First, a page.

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Longtime New York Times columnist Dave Anderson dies at 89

Dave Anderson, who was a columnist and reporter for The New York Times for more than 40 years died at the age of 89.

According to his son Steve, Anderson died on Thursday at an assisted living center in Cresskill, New Jersey.

Anderson won a Pulitzer Prize for his sports commentary in 1981. In the year 1994, he was the winner of The Associated Press Sports Editors Red Smith Award and was also inducted into the National Sportscasters and Sportswriters Hall of Fame in the year 1990. He was recognized many times for his boxing coverage.

ESPN and the Pen American Center gave Anderson a lifetime achievement award in 2014, citing his nuance and the depth of his writing.

The judges wrote in honoring Anderson that for more than half a century, Dave Anderson has waded into the hurly-burly of sportswriting with a quiet dignity and a true craftsman’s regard for the language.

He was not known for his bombast or half-cocked opinion and people read him because, quite simply, he knew whereof he wrote.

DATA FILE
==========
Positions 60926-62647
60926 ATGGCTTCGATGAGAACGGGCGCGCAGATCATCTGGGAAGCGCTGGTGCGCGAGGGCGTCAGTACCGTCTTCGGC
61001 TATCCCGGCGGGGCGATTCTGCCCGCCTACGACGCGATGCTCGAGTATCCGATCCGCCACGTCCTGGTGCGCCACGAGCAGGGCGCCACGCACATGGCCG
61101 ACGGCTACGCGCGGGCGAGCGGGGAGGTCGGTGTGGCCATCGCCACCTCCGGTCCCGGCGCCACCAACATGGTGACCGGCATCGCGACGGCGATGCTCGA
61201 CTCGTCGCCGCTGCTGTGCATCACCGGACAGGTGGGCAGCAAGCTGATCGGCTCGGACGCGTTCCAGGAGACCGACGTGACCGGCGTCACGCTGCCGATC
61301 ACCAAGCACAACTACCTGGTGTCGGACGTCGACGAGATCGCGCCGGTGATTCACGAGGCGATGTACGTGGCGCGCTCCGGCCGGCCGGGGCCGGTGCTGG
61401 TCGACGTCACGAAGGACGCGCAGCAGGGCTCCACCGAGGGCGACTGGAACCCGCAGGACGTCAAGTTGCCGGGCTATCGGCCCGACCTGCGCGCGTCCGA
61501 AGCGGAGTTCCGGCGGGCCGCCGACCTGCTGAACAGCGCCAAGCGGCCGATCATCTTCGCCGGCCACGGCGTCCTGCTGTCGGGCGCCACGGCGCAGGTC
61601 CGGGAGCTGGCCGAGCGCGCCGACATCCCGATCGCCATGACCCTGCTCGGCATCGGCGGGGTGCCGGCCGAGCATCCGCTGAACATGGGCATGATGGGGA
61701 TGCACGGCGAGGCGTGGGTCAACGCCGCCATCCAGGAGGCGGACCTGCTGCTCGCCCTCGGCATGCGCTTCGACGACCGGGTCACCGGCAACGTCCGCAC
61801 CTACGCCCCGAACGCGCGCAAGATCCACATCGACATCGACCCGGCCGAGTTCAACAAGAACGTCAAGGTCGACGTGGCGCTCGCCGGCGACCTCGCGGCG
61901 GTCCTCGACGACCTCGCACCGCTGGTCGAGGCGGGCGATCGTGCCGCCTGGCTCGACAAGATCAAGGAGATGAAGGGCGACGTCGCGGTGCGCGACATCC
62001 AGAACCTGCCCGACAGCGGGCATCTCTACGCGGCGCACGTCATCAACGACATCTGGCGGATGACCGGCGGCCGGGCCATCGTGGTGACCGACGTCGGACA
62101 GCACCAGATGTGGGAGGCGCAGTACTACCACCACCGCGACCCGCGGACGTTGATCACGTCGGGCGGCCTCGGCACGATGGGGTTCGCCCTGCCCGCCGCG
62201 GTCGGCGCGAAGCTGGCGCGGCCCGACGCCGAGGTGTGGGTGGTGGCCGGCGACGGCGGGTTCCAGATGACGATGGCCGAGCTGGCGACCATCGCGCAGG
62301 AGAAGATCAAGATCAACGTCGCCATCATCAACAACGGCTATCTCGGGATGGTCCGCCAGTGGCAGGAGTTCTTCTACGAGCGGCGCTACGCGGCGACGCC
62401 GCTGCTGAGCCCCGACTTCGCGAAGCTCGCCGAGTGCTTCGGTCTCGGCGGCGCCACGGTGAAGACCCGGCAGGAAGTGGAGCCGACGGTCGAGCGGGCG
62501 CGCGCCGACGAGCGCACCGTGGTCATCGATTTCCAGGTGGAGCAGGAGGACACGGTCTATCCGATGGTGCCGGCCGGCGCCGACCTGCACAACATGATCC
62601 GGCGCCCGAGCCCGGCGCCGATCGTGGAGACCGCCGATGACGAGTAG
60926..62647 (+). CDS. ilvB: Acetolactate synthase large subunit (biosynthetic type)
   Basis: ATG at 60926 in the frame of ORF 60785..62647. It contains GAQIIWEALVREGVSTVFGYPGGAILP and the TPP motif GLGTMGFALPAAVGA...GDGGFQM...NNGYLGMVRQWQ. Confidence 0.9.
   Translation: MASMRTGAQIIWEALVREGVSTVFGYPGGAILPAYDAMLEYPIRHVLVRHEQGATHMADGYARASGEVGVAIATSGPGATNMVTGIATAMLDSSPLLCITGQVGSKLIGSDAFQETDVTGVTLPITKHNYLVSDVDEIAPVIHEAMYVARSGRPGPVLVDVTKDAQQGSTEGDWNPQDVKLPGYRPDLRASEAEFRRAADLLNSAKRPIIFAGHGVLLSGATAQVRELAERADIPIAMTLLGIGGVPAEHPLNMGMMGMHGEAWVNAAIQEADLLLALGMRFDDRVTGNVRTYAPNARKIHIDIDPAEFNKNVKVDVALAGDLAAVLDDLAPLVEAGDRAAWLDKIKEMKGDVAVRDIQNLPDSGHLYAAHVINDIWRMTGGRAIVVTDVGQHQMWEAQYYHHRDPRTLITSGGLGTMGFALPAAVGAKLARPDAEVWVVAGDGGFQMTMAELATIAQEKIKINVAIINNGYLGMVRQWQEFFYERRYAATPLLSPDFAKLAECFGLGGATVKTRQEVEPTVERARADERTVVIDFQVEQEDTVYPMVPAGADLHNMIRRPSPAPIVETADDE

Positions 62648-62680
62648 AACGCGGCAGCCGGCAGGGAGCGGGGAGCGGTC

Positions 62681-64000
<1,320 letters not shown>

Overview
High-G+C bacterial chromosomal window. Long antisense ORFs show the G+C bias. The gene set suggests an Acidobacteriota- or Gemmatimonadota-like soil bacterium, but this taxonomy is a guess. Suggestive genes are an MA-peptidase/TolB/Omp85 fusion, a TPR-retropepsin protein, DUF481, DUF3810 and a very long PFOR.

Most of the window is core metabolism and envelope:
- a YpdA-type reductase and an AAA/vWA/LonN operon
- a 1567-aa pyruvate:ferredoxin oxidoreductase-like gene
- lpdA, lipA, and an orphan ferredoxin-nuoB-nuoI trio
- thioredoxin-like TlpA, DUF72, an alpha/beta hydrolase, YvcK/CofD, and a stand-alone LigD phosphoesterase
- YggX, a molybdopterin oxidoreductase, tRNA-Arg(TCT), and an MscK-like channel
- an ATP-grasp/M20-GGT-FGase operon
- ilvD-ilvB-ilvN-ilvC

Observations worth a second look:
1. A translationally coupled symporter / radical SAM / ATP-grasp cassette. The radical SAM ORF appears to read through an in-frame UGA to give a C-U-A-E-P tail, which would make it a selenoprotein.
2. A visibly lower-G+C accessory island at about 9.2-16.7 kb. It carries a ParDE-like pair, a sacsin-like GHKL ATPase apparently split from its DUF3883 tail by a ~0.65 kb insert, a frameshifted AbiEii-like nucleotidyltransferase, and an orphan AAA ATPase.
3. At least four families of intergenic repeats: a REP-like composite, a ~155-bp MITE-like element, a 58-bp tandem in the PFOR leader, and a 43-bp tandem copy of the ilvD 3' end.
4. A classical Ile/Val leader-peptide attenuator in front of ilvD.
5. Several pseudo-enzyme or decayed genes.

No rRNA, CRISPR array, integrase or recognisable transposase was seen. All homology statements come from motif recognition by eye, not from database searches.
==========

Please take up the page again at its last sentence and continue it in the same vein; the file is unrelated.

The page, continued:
Anderson joined the Times in the year 1966 and worked there until 2007, when he retired. But he still continued to contribute to the Times.  His last work in the newspaper’s online archives was an August 2017 piece on tennis’ US Open.

Anderson worked for the New York Journal-American and the Brooklyn Eagle, prior to the Times. He wrote as many as 21 books during his career.

Anderson is survived by his four children, three grandchildren and one great-grandson. Maureen, his wife died at the age of 82 in the year 2014.

His son Steve worked for ESPN for 35 years and retired in 2015 as the executive vice president, content operations and creative services.


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